Ann Maguire killing: Teachers reveal horrifying tales of classroom violence

The killing of Ann Maguire, stabbed to death in front of her class, has highlighted the risks inner city teachers take every day dealing with threats of violence in the classroom. The trauma suffered by many in the profession is shown in shocking personal accounts by teachers, often speaking on condition of anonymity.

Emma, a teaching assistant at a pupil referral unit in the West Midlands, has been “punched, kicked, sworn at, insulted, head butted, scratched, screamed at, bitten and had things thrown at me, most notably a table in my first week!” She copes with verbal abuse from pupils by imagining she is “surrounded by an invisible impenetrable barrier”. Although it’s “not an easy job” it is “highly rewarding” but having “a thick skin is a definite advantage.”

Alan Newland, a former headteacher in London, recalls an occasion where a 10-year-old boy brought a large penknife into school: “It came as a bit of shock because it had never happened before, we weren’t expecting it. I didn’t have a policy on kids bringing knives into school.”

He told The Independent: “He was threatening people with it. He was doing it in a jokey way but nevertheless the kid had a bit of a volatile background and when I took the knife from him his parents came in and demanded it back.”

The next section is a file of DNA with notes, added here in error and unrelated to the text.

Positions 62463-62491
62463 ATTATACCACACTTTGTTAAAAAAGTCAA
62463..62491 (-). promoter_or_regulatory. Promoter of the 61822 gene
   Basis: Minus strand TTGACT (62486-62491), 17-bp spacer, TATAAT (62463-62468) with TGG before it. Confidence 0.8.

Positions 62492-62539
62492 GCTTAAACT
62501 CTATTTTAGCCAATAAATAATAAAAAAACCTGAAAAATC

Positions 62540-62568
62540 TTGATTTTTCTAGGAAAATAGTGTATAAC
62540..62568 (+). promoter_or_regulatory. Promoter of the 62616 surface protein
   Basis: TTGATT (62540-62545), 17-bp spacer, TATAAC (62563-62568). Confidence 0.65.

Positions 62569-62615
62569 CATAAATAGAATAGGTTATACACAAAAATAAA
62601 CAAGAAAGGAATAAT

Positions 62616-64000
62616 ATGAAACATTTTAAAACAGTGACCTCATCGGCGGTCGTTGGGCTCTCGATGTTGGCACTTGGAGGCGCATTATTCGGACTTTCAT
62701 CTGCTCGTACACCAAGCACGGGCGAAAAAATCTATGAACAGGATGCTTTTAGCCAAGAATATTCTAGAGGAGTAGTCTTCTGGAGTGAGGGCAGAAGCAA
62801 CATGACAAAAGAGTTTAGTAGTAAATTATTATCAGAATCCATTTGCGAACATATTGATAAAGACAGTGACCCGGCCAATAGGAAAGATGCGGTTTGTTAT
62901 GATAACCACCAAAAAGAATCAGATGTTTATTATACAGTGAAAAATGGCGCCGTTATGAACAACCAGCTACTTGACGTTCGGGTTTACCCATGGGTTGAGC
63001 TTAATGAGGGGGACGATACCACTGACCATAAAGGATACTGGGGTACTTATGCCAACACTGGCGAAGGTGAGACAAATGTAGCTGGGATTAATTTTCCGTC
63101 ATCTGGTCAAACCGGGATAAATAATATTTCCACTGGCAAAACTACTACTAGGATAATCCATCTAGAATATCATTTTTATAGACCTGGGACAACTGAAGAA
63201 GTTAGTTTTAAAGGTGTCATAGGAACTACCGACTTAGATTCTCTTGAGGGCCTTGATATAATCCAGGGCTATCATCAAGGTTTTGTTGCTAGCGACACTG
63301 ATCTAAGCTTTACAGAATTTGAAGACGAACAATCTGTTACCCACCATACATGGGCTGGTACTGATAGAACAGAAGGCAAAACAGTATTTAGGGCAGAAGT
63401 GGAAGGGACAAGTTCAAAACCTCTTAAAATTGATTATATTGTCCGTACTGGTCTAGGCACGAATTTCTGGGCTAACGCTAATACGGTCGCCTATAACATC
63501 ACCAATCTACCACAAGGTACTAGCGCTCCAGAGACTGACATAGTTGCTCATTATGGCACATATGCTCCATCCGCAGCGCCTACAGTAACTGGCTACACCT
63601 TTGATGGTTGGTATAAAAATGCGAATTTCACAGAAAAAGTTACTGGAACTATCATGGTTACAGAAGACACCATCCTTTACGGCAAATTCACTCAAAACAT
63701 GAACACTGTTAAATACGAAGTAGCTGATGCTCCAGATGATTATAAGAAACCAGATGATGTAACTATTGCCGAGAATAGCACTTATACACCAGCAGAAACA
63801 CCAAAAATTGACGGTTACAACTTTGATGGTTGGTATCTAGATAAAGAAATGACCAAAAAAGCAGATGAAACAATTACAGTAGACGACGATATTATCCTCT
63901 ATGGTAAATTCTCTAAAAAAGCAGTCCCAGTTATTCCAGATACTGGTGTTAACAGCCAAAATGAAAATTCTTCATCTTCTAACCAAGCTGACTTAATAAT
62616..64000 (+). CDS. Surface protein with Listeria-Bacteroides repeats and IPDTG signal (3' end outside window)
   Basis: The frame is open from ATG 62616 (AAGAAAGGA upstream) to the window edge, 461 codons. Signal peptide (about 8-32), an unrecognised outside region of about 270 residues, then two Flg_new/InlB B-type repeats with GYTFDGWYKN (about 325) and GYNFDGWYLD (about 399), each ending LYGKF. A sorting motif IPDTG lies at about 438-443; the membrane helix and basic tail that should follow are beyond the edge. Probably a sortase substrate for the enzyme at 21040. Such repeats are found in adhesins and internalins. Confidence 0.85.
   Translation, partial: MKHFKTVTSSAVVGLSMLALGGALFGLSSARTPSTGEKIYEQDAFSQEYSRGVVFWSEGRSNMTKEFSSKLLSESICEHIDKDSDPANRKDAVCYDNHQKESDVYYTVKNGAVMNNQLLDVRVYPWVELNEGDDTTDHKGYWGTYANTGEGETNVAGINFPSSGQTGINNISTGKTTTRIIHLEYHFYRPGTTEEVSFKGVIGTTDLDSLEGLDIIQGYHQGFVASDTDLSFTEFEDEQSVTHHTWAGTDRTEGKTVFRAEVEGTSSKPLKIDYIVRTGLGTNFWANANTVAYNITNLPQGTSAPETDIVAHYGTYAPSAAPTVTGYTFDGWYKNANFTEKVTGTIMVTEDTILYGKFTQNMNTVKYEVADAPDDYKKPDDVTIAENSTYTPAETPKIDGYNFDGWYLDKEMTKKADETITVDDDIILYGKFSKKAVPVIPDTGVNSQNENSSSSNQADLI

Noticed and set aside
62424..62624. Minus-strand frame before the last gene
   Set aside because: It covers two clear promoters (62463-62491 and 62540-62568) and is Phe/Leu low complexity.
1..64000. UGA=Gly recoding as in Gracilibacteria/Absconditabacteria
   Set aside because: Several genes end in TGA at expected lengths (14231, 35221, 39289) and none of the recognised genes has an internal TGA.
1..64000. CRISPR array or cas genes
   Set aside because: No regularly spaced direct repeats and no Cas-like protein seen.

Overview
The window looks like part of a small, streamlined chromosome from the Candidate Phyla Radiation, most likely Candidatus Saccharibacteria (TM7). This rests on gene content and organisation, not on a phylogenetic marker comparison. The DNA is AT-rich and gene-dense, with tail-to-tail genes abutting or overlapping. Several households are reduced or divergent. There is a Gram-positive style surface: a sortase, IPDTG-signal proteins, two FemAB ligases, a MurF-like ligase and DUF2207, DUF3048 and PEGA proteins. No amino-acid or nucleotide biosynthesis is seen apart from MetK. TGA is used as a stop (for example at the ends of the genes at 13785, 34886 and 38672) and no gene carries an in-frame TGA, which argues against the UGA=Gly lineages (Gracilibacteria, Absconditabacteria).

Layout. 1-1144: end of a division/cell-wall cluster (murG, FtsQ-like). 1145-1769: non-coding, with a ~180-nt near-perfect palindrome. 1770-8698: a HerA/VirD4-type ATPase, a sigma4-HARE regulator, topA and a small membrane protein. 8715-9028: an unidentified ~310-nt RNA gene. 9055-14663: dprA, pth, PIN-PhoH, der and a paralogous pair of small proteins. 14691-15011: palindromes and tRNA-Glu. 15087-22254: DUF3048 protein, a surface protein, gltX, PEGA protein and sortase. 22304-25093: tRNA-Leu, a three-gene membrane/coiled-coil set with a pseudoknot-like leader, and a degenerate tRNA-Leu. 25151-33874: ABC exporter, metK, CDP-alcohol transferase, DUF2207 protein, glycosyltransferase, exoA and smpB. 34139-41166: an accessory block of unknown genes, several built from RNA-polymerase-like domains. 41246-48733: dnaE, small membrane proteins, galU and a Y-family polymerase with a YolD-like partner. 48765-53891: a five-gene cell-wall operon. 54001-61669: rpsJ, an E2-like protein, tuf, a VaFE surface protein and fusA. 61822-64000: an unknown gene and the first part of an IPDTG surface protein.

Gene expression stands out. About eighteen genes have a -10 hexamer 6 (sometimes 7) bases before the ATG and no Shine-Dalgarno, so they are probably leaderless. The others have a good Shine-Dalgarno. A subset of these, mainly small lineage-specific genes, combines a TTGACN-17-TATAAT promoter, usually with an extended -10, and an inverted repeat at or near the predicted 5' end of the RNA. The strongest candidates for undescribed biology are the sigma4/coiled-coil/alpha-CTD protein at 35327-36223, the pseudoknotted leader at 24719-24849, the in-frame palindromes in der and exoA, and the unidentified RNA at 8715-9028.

Mr Newland said: “Where I’ve had issues with the threat of violence is not with kids but from the parents... I’ve had parents literally say to me ‘you do that and I’m going to fucking beat you to a pulp’ and I had no doubt that actually on the occasions that it happened these people were barely on the edge of self-control.”

 

A teacher from County Antrim, Northern Ireland, spoke of being repeatedly attacked. “This pupil had been trying to bite me, slap people, hit me with furniture, tried to choke me and then it escalated. I was hit in the leg with a missile and then the head.” He added: “I believe the child who attacked me should have been given one-to-one teaching, but there isn't the money for it; therefore I got hurt.”

Another teacher, from a school in Waltham Forest, London, said: “A student turned up to a practical lab session late, drunk and belligerent, put his foot in the door so I couldn't shut it, argued with the lab technician who tried to get him to leave, and attempted to hit security when they came to remove him.”

And a woman teaching at a primary school in the north of England described how she became “a hollow shell, wracked with lines and grey hairs and perpetual knots in my stomach” due to the presence of a boy who ‘ruled the classroom’ and made her 'feel scared'.”

One former teacher was forced out of the profession. “It started with an assault. It was quite a bad one, bruising and feeling rather shaken. The pupil had a history of aggressive behaviour and the rest. I reported it, as well as to the police. That was the start. The whole senior management team machinery turned on me. I was given a dressing down and from that point on it all started to go wrong... I was an ex-serviceman, confident and assertive. From the day the senior management team betrayed my trust all of that evaporated.”

He added: “More assaults followed. Once pupils sense you have been ‘breached’ they home in.”

He left the profession and is now retraining for a career in law. “My advice to those thinking of teaching - don’t.”

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